The Most Dangerous Game Questions and Answers
by Richard Edward Connell

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In "The Most Dangerous Game," critics say "ironically, Zaroff's belief in his invincibility as a hunter weakens him and causes his defeat." Cite evidence from the story to either support or challenge this statement.

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During Zaroff's first meal with Rainsford, he demonstrates confidence in his hunting abilities by explaining to Rainsford that hunting has "ceased to be what you call 'a sporting proposition'" (Connell, 7). Zaroff proceeds to tell Rainsford that his success as a hunter is a "mathematical certainty," and he always gets his quarry. Zaroff boasts that "There is no greater bore than perfection," and animals have literally no chance of ever competing with his ability to reason, which is why he was motivated to hunt humans. Zaroff's comments emphasize his personal belief in his own invincibility as he proceeds to challenge Rainsford in the hunt.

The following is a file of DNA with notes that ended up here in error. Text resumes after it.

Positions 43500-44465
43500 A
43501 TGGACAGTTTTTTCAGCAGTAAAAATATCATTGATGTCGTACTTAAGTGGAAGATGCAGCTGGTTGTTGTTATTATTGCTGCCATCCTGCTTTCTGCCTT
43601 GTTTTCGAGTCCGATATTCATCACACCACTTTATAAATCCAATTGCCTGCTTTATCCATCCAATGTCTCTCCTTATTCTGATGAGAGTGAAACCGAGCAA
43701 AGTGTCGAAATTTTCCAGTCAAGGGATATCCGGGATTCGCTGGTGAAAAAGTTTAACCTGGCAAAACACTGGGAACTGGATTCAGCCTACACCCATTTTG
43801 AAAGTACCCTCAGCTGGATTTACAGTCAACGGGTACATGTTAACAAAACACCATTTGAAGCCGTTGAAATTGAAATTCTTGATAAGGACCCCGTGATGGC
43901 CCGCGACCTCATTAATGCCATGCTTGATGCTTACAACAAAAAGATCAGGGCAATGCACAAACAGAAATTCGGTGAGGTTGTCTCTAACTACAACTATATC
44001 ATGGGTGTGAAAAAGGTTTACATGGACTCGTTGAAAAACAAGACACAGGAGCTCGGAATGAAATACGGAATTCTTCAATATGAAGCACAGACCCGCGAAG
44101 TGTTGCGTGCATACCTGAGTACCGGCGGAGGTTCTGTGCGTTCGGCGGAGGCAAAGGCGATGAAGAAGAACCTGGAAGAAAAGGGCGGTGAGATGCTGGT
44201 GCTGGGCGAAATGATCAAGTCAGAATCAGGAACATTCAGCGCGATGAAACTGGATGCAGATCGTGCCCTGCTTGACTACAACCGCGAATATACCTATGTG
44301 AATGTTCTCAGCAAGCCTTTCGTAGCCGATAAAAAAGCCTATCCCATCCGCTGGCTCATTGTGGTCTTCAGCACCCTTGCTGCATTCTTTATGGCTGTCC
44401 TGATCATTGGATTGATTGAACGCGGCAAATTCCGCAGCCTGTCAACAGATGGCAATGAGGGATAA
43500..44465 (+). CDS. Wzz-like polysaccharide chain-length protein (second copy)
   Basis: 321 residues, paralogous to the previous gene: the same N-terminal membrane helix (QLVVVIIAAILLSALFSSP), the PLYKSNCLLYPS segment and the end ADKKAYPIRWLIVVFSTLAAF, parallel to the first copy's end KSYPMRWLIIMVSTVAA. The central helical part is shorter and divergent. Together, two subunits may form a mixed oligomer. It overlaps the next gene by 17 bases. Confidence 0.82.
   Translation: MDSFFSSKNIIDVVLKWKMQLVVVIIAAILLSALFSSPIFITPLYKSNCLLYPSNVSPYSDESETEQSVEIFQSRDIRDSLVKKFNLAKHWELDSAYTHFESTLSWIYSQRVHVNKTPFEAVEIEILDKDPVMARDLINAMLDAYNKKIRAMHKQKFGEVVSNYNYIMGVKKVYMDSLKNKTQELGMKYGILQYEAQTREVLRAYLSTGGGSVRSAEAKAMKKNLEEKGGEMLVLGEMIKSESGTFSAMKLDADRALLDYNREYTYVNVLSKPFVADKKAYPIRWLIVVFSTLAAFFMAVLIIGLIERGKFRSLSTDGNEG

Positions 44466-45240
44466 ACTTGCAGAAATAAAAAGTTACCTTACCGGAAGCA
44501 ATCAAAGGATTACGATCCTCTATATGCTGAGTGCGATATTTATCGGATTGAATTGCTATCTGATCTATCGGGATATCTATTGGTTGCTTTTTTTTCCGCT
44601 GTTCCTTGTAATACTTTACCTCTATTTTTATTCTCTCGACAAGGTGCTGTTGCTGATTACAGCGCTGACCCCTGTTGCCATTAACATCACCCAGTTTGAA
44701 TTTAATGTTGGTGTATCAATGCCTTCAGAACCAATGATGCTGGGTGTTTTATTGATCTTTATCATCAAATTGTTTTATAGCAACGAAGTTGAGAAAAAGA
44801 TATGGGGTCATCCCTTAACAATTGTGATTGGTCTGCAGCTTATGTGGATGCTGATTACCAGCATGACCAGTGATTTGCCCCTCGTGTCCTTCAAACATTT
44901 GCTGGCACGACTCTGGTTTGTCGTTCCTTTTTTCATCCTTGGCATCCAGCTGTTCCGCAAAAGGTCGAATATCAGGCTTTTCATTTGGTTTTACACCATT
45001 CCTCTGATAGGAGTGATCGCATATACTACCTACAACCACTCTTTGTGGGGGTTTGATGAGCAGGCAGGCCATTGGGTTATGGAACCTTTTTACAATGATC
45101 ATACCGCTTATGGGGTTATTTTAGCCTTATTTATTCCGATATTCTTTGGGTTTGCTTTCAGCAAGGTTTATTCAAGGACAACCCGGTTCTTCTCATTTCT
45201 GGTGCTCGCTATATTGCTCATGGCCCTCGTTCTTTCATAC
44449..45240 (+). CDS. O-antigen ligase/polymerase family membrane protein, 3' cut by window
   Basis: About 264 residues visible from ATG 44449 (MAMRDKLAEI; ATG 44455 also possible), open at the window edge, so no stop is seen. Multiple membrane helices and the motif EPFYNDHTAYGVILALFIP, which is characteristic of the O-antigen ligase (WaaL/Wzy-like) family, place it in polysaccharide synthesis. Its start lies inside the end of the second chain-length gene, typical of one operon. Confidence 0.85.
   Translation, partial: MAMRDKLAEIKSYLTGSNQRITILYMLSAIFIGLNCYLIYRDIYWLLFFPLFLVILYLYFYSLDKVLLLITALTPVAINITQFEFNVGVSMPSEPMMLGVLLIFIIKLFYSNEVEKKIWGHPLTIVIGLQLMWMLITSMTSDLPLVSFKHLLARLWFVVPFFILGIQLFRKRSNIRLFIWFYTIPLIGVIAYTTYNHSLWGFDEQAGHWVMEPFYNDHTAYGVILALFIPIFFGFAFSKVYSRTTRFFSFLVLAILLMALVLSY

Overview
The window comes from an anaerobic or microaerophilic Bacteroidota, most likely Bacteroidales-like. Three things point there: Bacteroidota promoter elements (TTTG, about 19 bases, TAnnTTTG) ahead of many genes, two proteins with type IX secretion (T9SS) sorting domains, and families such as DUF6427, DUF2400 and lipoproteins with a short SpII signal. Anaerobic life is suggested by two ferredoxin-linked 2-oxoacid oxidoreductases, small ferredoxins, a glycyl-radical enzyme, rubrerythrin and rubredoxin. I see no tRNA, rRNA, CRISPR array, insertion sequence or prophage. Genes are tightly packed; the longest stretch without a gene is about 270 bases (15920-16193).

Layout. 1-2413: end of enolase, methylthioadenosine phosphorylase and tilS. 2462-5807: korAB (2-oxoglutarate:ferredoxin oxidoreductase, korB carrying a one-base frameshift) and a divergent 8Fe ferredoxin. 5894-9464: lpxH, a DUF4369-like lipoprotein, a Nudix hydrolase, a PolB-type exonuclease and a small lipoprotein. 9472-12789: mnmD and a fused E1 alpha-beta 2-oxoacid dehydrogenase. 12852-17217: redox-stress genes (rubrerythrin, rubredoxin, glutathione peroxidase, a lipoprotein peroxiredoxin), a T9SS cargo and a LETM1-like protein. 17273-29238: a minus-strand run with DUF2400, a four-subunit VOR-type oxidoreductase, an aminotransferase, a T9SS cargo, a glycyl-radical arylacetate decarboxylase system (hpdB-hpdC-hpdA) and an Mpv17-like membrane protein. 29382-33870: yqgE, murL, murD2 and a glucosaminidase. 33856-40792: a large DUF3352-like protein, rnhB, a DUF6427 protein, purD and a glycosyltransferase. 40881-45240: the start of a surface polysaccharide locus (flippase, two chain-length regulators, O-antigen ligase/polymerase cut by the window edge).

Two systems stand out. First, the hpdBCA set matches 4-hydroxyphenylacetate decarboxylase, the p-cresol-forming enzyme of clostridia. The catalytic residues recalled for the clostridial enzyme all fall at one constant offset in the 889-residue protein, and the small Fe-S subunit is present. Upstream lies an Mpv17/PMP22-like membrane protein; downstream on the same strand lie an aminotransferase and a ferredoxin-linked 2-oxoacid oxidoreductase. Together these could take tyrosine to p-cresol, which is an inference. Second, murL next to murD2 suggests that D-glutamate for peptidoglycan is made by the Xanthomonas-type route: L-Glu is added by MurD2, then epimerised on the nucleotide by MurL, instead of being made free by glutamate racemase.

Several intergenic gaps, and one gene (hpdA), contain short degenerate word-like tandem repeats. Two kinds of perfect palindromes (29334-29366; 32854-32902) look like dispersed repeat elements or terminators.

During the hunt, Zaroff once again demonstrates his overconfidence by allowing Rainsford to live after the first day of the competition. Zaroff successfully follows Rainsford's trail through the forest at night but decides to walk away after discovering Rainsford in a tree the following morning. Zaroff's decision to allow Rainsford to live underscores...

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